Speaking to Spice FM, Makueni Governor Kivutha Kibwana expressed his sentiments on how important it will be for Kenyans and not parliament to decide the fate of the Building Bridges Initiative (BBI).
“I think it must go through a referendum so that wanjiku, Atieno, Amina and Hamisi, all Kenyans are able to vote on it as they voted on the 2010 constitution and even voted in 2005. So the idea of taking it through Parliament, that idea is not palatable,” said Governor Kibwana.
The governor who has recently declared that he will be vying for president in 2022 conveyed his disappoint on how the process of engendering the BBI was not as elaborate as that of 2010 but has optimism that they will scrutinize it to see if it aims to serve the people.
“If it takes anything from the 2010 Constitution one cannot accept that. If it takes anything away from devolution, one cannot accept that… if the idea is to have positions and they are expensive, then one cannot accept that. We have to be convinced that this is for Wanjiku” added the Makueni Governor.
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The governor also cast a shadow of doubt on the idea proposed by the BBI of having two centres of power one resting with a Prime Minister wielding executive powers and another with the President.
On whether he was in support of executing his anticipated presidential mandate under the likely to be proposed new system Kibwana showed scepticism saying “with the president and deputy president; we are seeing some challenges there. So one has to be careful how you structure your executive so that you don’t set yourself up for conflict.”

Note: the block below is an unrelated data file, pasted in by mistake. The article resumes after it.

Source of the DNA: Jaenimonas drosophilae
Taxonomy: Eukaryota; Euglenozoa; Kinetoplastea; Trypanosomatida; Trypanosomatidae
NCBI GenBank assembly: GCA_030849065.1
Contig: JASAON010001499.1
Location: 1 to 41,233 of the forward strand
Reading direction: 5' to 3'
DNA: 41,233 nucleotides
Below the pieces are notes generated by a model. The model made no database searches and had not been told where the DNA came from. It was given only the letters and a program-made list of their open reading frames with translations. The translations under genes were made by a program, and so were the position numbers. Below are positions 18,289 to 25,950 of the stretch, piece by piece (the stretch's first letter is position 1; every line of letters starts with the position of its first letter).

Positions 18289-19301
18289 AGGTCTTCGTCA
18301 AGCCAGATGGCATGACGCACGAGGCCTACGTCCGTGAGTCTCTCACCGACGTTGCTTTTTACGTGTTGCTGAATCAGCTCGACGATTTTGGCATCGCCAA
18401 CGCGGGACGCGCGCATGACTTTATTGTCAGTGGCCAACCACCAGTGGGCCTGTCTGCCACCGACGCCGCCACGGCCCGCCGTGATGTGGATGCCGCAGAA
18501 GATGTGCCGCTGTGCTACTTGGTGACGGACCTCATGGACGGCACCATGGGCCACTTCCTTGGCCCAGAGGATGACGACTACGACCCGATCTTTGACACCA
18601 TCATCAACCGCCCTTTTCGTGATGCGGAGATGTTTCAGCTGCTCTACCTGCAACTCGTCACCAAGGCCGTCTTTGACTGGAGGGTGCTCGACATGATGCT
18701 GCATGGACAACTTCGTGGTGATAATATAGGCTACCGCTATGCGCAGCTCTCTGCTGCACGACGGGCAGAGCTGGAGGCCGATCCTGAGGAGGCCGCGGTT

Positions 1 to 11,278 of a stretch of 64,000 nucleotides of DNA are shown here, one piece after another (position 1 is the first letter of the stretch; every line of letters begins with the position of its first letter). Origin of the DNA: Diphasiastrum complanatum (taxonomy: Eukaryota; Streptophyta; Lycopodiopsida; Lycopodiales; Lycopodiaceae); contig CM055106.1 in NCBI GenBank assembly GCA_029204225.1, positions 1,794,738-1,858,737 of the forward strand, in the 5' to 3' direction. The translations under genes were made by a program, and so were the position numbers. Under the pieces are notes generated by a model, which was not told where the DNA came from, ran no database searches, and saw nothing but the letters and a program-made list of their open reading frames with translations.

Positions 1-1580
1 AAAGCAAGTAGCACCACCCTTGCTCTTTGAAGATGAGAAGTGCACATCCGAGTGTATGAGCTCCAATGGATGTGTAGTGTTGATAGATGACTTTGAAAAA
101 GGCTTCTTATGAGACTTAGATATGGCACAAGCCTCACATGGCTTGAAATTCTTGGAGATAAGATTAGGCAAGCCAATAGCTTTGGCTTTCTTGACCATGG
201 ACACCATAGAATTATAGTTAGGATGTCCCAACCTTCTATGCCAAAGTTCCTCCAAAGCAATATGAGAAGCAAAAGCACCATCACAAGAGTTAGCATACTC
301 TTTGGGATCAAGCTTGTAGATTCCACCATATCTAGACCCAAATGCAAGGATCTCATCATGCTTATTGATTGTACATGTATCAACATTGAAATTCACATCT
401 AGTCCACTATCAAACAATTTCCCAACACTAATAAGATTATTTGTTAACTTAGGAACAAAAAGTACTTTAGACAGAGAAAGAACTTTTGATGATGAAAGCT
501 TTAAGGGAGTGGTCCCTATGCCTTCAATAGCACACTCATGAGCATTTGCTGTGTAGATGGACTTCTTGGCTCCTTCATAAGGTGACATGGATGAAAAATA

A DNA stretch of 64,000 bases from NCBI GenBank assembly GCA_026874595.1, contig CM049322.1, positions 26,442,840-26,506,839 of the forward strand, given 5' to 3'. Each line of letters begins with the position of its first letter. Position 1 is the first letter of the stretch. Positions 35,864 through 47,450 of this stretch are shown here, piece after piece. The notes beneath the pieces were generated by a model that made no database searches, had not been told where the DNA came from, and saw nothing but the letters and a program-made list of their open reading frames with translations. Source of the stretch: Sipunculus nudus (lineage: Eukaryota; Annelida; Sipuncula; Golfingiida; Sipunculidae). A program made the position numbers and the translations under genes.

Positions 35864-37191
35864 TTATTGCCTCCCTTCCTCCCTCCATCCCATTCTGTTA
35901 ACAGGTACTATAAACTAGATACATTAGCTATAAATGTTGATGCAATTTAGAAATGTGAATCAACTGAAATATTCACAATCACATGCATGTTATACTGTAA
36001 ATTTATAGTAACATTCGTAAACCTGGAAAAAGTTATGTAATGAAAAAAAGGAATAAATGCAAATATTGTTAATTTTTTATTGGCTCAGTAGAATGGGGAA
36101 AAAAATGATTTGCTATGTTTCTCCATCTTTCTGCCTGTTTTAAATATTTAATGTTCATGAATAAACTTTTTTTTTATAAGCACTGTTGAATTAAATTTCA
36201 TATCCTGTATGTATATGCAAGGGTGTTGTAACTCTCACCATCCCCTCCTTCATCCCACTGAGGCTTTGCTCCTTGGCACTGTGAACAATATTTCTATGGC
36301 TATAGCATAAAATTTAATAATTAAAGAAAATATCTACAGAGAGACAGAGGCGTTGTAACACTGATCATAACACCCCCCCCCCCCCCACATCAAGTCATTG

Kibwana who has been famed for utilizing citizen participation in his Makueni government articulated a firm stand on why he will employ the same techniques to ensure he serves all Kenyans if voted for president in 2020.
“You can actually get devolution to work by working with the people so that you listen to their voice so that you co-create with them and just done think that they are people who are told what to do,” said the governor.
The governor who has been in public service ever since he was 23-years-old starting off as a lecturer in the University of Nairobi for over two decades and later into politics says that he has the potential of rooting out the influence of the deep state that has sunk Kenyans through corruption, poverty and divisive politics.
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“We are doing movement even in terms of our campaign. It will be campaign done by the people and volunteers all over the country to all these ideas when we put all these ideas on the table and we negotiate with whatever group because if you demonstrate there is possible prosperity for all…it can be done,” explained the Governor.
Even though Kenyan voters have shown a history of supporting political demagogues and driven by politicians, the Makueni Governor expressed sanguinity that Kenyans are ready for change because they don’t trust politicians.
“This campaign of two years is also going to be a civic education where we ask what these demagogues have done for you… I know it’s not easy but it has to be done. There are many forces in the country thinking about change. It’s going to be all those groups come to the fore with the people,” stated Governor Kibwana.
Even though Prof Kibwana admits that his vision is idealistic he admits that its possible for change to come and remains the only option.
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